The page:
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3 Reasons Why Training Fails

3 Reasons Why Training Fails Image Article by Matthew BroomheadWhether firms are spending less on developing their staff overall or using different methods such as e-learning or “coaching on the job”, there is always debate on the effectiveness of Training.

In my experience senior managers that want to train their staff usually want to do it for the wrong reasons. Before we explore that, let us look at the three main reasons why training fails to deliver the expected results.

  1. The training is not relevant to recipients
  2. The training is relevant, and inadequately delivered
  3. The training is relevant, well delivered, and recipients are not receptive

The initial problem with requesting Training

In a situation where a manager states “we need a customer services course because we’re losing customers”, then most trainers/coaches whether internal or external, will happily reply with “Yes of course. We have a customer services module that will help”.

However, what is actually required at that point is a lot more self-confidence from the trainer. This is not easy since the “buyer” will be more senior and holds the budgetary controls to the potential work. What a professional L&D Business Partner should be asking is simply “why?”

Why are you losing customers? Poor service delivery; bad product; incorrect client expectations; long customer service waiting call times; poor communication with client once they have an issue etc… the list goes on. Therefore a “Customer service training module” will only apply to a few of those scenarios.

In my experience the senior manager wanting the problem to be resolved doesn’t usually know the real answer to why they are losing customers. They think they do, but once I start investigating on the ground, the issue is often different.

Whilst conducting an accurate TNA (Training Needs Analysis) we may well discover that Training is not appropriate at all. This can be scary if all the Trainer can provide is training, because they just made themselves redundant from solving that issue.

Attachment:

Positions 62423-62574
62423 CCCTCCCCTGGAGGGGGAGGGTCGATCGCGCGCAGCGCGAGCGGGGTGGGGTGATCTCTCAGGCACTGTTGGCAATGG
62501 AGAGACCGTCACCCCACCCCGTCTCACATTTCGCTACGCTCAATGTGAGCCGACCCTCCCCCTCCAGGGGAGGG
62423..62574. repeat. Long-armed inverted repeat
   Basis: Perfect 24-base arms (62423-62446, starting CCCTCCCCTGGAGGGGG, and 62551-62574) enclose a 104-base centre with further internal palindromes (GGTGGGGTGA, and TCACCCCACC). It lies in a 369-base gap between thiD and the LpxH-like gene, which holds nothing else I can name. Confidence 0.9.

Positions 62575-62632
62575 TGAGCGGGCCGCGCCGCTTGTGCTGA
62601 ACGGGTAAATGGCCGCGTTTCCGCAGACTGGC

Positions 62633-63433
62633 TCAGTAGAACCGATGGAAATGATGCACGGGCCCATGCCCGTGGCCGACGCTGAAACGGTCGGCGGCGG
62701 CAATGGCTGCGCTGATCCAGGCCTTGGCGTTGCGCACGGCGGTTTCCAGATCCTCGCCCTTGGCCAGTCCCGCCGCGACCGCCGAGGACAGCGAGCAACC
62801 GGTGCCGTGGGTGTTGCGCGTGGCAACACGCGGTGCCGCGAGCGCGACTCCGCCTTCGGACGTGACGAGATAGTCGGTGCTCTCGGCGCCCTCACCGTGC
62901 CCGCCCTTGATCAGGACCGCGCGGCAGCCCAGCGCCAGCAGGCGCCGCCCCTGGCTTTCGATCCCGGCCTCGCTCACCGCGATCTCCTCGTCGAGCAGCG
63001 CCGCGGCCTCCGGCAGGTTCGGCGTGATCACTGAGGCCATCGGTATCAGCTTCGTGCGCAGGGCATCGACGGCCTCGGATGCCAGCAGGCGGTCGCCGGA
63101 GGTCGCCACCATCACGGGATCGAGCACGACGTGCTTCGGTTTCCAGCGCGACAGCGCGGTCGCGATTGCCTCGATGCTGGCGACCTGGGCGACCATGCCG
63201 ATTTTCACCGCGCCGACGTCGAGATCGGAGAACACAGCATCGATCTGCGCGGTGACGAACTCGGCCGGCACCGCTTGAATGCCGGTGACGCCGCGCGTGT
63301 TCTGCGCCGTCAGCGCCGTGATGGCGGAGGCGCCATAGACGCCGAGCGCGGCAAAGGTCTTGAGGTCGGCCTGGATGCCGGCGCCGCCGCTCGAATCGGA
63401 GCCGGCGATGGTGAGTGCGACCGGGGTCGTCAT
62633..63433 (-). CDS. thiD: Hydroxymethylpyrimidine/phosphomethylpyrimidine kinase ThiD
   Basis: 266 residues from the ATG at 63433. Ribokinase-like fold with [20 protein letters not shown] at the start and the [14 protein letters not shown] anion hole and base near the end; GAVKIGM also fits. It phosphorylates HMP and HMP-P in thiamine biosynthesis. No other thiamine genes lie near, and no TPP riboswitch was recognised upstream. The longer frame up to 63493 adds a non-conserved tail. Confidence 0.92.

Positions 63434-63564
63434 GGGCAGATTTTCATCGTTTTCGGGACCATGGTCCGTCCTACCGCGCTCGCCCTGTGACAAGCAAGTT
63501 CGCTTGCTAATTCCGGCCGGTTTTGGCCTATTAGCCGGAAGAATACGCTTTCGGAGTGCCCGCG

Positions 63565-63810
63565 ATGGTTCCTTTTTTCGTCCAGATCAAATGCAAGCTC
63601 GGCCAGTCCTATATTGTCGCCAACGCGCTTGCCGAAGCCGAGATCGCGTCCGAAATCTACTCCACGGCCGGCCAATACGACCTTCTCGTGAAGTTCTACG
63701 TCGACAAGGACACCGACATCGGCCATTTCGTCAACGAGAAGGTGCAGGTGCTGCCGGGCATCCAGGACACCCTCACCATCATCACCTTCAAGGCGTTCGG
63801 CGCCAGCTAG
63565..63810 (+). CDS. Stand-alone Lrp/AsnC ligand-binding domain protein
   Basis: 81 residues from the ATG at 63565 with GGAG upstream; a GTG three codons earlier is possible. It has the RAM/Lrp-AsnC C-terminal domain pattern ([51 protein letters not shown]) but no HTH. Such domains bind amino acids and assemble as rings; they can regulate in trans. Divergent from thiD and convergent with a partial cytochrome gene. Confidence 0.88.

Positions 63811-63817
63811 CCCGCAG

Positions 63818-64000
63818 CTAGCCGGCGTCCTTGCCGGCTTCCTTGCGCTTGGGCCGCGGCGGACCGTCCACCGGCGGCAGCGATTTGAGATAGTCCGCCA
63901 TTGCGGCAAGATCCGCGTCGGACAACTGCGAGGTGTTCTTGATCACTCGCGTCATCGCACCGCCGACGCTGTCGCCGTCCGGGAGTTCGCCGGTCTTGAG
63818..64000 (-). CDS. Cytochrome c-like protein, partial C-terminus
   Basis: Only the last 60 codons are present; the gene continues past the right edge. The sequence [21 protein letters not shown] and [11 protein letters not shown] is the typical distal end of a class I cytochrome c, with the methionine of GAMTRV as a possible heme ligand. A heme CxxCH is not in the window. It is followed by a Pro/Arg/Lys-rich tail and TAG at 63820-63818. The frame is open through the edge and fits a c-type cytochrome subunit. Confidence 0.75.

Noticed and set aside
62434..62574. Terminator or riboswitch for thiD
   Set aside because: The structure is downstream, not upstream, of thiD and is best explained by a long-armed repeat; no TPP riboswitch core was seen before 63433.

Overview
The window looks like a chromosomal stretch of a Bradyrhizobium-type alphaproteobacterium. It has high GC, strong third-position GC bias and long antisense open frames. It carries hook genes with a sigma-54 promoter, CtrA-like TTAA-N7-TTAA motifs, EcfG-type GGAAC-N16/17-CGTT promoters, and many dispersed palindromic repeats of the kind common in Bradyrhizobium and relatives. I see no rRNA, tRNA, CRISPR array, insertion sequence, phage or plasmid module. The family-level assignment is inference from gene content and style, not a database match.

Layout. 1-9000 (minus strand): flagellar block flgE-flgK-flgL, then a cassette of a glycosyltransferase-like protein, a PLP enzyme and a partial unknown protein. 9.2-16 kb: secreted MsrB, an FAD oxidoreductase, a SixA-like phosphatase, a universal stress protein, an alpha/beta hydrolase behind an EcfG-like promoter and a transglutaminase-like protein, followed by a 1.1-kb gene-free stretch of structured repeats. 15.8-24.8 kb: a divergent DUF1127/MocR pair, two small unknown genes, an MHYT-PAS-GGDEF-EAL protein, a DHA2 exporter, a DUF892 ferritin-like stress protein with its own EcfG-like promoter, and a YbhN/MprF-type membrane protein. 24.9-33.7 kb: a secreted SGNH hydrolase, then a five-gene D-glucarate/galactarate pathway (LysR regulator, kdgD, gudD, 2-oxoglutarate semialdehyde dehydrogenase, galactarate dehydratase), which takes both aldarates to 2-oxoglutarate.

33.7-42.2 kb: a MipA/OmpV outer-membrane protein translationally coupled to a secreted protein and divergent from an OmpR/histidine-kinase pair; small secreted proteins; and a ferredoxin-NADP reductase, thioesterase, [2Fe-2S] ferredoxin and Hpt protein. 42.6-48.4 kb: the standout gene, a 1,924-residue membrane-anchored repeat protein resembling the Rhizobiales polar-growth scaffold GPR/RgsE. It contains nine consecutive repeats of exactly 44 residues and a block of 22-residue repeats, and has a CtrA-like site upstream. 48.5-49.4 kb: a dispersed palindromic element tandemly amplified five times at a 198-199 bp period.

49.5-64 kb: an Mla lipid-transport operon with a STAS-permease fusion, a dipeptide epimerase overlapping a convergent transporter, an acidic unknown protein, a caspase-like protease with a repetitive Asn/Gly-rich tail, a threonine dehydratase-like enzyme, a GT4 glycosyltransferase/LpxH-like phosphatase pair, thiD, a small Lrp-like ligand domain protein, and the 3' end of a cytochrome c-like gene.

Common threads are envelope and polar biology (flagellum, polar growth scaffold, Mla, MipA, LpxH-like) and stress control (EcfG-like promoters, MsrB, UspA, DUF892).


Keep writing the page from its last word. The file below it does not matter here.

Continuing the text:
(A quick note on TNA’s – sometimes Learning & Development people spend too long on them, with SWOT analysis’ etc. When all that is required is results; determine what the desired output is and what is stopping that happen).

Three simple solutions to get ROI on Training

These three simple solutions to avoid Training not getting the desired results may seem obvious, but they are not straight forward unless you have an experienced facilitator and an organisation with a learning attitude:

  1. Spend time with the appropriate people to determine what the current situation actually is and what the desired situation will be once the facilitation has been completed.
  2. Once applicable training has been determined then ensure it is delivered by a suitable person.
  3. If the training is relevant and well delivered, but the recipients are not receptive then this is more of a challenge. This implies that what the organisation employs someone to do, is not been done. Therefore decisions regarding that persons continuation within the role needs to be addressed. Most managers handle this poorly and HR departments are not much better. The issue is often exacerbated by an employee’s incorrect belief that they are entitled to have a job. As opposed to the fact that they are employed to offer continued value to an organisation and if that value is low the individual should move on.

Matthew Broomhead

“Raising the level of Business Skills in Britain”
Creator of Broomhead Business Channel

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